Yesterday Just the News posted an article about how the coronavirus has impacted Sweden.
The article reports:
After months without lockdowns, school closures and other mitigation measures widely imposed across the world, Sweden’s coronavirus cases and deaths have fallen to such minimal levels as to revive the debate over its so-called herd immunity strategy.
Some Swedish officials are far from declaring victory, warning there could be a second wave and that too many elderly died in the country during its comparatively lax pandemic restrictions. The country’s population-adjusted death rate, meanwhile, is in the top 10 worldwide, but lower than the rates for Italy, Spain and even New York, where heavy lockdowns prevailed.
…Throughout March, as much of the Western world was shutting down large swaths of its economies and strictly limiting individual mobility with stay-at-home orders, Sweden opted for a much lighter touch, refusing to close down service industries, leaving schools largely open, and allowing its borders to remain open. It did restrict large gatherings for a time, while some schools were closed.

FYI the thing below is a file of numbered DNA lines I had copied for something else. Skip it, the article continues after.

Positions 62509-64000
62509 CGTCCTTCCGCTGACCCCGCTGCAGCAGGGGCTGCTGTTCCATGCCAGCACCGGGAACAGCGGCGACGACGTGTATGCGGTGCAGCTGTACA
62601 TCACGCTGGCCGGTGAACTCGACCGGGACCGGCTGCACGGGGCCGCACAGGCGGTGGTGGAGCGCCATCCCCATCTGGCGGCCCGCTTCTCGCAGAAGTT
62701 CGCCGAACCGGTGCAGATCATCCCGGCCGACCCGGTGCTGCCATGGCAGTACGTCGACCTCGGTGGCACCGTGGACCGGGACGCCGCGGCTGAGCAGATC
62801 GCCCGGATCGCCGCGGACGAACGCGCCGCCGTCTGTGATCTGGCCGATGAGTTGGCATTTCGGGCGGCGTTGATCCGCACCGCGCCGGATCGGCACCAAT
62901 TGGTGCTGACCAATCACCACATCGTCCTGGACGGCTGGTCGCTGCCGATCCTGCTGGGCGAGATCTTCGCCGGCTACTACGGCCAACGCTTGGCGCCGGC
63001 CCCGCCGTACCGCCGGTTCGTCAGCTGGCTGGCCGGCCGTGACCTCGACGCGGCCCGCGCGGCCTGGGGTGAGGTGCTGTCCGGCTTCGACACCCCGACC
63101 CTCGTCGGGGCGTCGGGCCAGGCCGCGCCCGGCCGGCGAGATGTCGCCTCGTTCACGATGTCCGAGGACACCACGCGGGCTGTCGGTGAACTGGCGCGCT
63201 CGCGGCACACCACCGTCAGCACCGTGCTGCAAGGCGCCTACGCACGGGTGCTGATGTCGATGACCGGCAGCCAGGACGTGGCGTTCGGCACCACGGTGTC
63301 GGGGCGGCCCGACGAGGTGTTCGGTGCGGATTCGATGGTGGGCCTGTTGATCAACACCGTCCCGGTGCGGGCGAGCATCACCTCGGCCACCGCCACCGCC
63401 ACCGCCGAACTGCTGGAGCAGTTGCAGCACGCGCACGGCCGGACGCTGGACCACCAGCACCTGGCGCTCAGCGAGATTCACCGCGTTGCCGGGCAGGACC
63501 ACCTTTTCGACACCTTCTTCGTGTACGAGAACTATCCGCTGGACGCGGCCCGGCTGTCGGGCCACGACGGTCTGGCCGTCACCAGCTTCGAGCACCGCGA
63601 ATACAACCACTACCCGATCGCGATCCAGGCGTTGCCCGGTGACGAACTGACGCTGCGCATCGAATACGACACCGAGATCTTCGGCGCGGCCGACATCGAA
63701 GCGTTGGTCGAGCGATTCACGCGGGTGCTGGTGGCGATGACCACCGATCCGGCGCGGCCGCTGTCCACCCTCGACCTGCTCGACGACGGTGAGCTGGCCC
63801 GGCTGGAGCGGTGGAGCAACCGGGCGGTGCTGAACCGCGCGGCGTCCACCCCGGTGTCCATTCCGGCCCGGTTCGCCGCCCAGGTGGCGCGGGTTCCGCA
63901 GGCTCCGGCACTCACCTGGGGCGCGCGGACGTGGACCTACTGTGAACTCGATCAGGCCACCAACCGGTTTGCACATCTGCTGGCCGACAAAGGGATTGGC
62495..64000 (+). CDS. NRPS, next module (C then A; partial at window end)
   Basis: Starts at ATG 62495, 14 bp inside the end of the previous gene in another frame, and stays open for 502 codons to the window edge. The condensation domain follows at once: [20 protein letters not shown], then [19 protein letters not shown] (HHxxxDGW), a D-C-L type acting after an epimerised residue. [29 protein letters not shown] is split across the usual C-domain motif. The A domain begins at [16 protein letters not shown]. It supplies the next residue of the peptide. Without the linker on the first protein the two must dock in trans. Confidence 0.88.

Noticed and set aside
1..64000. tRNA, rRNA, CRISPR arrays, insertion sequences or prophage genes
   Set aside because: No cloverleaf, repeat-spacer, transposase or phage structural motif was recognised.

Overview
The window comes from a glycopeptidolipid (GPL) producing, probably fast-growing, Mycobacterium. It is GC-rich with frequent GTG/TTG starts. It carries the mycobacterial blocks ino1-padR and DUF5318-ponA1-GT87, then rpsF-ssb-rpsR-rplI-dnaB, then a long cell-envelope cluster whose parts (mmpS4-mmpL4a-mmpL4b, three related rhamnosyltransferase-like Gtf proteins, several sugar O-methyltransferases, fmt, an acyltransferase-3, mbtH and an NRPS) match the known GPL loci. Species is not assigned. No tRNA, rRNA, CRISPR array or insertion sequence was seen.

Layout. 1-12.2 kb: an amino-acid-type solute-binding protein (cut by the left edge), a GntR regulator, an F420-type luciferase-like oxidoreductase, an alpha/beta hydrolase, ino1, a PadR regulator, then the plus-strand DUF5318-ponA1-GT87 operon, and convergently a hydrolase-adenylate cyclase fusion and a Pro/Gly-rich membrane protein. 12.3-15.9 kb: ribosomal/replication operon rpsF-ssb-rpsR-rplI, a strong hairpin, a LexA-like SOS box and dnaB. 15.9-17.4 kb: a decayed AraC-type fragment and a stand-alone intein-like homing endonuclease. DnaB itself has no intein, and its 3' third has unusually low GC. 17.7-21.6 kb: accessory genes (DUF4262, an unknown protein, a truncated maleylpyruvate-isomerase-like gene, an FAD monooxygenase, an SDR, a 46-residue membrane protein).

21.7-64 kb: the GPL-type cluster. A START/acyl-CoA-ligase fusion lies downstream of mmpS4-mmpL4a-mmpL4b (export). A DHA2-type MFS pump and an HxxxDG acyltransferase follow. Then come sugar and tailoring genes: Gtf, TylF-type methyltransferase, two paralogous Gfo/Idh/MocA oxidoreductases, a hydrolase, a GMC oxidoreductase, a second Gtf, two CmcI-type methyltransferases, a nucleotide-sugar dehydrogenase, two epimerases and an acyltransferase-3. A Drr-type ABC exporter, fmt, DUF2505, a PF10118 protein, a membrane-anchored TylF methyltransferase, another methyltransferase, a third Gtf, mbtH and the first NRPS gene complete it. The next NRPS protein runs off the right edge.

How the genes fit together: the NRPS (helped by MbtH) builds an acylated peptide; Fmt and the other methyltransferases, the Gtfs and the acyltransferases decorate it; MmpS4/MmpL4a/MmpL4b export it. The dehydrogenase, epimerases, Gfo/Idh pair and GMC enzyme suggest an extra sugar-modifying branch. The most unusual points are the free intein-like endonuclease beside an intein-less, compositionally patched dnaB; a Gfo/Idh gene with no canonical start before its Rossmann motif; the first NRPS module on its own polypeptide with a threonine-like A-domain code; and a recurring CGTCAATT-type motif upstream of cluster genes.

The article concludes:
Throughout the pandemic, Swedish authorities have insisted that their country’s approach was one rooted in years of epidemiological research and that much of the rest of the world abandoned that data in favor of panic and hysteria.
“It was as if the whole world had gone mad,” Tegnell said several weeks ago, citing the worldwide rush to lock down and quarantine. “The cases became too many, and the political pressure got too strong. And then Sweden stood there rather alone.”
The epidemiologist has several times argued that the true results of various countries’ approaches to the coronavirus pandemic will only become clear after several years’ worth of study.
I think it may be time to reevaluate our response to the coronavirus. Please follow the link to the article to read the entire story.